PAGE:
The neighbouring State of Bihar, particularly the Muzaffarpur district, has been reporting cases of acute encephalitis among children since 1995. In 2011, there were 147 cases and 54 deaths (CFR 36.7%) in the district. In the following year, 469 cases and 178 deaths were reported from health facilities with CFR of 38.6 per cent [14]. The age of the hospitalized cases ranged from six months to 16 yr with 92 per cent below the age of 10 yr. Fifty three per cent were females.

The clinical presentation included sudden onset of convulsions with clenching of teeth and loss of consciousness, mostly in the early morning, with no prodrome or sequelae. Many of them did not have fever. Hypoglycaemia was a common feature (50% of the observed cases). The serum and cerebrospinal fluid examinations were, however, inconclusive. On an average, one case was seen per village. All cases occurred during May and June, which coincided with the litchi plucking season in the district.

To better characterize clinical and epidemiologic features of the illness, the Indian National Centre for Disease Control and US CDC carried out a detailed epidemiological investigation during 2013 and 2014[15]. As in previous years, no clustering of cases was observed; the illness of each affected child appeared to be an isolated case in various villages. As most cases did not report fever or other signs of inflammation, illness was labelled as neurological disorder. A common finding was low blood glucose (<70 mg/dl) on admission, a finding associated with a poor outcome. Rapid assessment and correction of hypoglycaemia through provision of dextrose, however, helped in reducing mortality (from 44% in 2013 to 31% in 2014)[15]. No evidence of any infectious aetiology was found, supporting the possibility that exposure to a toxin might be the cause.

A recent study has also postulated a relationship between consumption of litchi and AES [16]. This case-control study indicates that the outbreak has resulted from toxicity following consumption of litchi fruits, which contains hypoglycin A and methylene cyclopropylglycine (MCPG). The investigators further claim to have demonstrated the presence of MCPG and hypoglycin in litchi and the metabolites of these toxins in human biological specimens. The study however, did not compare litchi-associated cases with controls drawn from the affected community but with sick controls lacking neurological disease and no history of altered mental status or seizures in the previous three months and admitted to a case-surveillance hospital less than seven days from admission of the case [17]. Most outbreak investigations including this are often based on hospital data and little community-based data are available.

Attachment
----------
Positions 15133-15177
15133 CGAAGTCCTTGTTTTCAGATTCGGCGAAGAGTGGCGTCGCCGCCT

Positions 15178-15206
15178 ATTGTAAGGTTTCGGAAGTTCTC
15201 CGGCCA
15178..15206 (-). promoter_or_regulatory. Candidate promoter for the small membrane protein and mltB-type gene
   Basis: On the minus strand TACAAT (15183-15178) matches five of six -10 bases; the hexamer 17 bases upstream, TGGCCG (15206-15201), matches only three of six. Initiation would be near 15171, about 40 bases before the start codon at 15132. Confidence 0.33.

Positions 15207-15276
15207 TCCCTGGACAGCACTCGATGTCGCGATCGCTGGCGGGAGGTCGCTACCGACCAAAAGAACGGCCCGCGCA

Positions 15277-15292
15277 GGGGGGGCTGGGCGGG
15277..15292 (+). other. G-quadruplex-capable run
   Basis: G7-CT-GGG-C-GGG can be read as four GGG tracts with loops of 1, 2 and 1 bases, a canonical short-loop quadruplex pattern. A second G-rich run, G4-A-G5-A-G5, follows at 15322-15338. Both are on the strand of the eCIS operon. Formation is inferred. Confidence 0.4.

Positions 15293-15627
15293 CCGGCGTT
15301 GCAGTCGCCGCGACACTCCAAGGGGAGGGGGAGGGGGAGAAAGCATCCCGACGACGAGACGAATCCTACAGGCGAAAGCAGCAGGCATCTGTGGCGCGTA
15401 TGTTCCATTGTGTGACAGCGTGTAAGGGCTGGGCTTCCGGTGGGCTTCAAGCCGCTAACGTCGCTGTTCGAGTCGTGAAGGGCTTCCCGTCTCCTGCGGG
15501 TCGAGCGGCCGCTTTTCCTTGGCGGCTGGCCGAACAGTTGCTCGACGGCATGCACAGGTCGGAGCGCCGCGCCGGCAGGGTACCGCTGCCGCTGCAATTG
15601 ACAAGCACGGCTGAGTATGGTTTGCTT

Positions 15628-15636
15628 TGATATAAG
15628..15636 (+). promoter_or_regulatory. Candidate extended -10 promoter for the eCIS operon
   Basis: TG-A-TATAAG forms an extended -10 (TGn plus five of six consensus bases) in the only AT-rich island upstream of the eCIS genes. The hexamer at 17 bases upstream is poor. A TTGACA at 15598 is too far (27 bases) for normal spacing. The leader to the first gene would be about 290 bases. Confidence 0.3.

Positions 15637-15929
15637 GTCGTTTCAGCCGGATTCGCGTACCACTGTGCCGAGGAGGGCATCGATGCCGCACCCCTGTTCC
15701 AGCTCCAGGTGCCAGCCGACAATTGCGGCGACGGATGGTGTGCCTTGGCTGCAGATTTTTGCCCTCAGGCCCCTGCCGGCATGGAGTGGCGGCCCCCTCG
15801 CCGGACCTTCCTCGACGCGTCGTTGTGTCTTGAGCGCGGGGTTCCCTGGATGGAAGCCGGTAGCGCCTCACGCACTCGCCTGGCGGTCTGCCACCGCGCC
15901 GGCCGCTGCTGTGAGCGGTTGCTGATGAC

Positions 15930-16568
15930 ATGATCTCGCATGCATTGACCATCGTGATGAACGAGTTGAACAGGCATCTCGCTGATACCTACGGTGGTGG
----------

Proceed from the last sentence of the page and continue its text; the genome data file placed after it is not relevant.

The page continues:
More recently, a large outbreak has been reported among a JE-unvaccinated population in a tribal district of Malkangiri in Odisha State, caused much concern. The outbreak which began in early September 2016 accounted for 325 AES cases from 164 villages in the district by end of November, including 91 deaths (CFR: 28%) (AC Dhariwal, personal communication). Of the 548 serum samples tested, 158 (29%) were JE positive. The cases were reported from 164 villages of the district. Most of the cases were children below 10 yr of age, mean age being three years. Common clinical presentation included fever, pain in abdomen, recurrent vomiting, lethargy, convulsions and loss of consciousness.


   Programmatic Issues and Opportunities Top


Considering the urgency and the serious nature of the problem, the Government of India has set in motion a multi-pronged strategy encompassing preventive, case management and rehabilitation aspects developed through detailed inter-ministerial consultations. This comprehensive approach to AE prevention and control is being implemented by the Ministry of Health and Family Welfare, in collaboration with five other government ministries, with a budget allocation of '4038 crores (USD approximately 660 million) for the five-year period (2012-2013 to 2016-2017)[4]. The programme focuses on activities including public health interventions, expansion of JE vaccination, improved case management, medical and social rehabilitation, provision of drinking water and sanitation and improved nutrition.

Some of the critical issues the programme must address urgently include the following.

Most importantly, the aetiology of a significant number of AES cases which still remains incompletely understood. While it is generally believed that JEV today contributes to 10-15 per cent of encephalitis cases, cause of other cases remains largely unknown. The inability to isolate an infectious aetiological agent in a majority of AES cases presents a critical and fundamental challenge to effective prevention and management. Without adequate knowledge of aetiology and mode of transmission, strategies for its prevention and management can be neither formulated nor implemented effectively.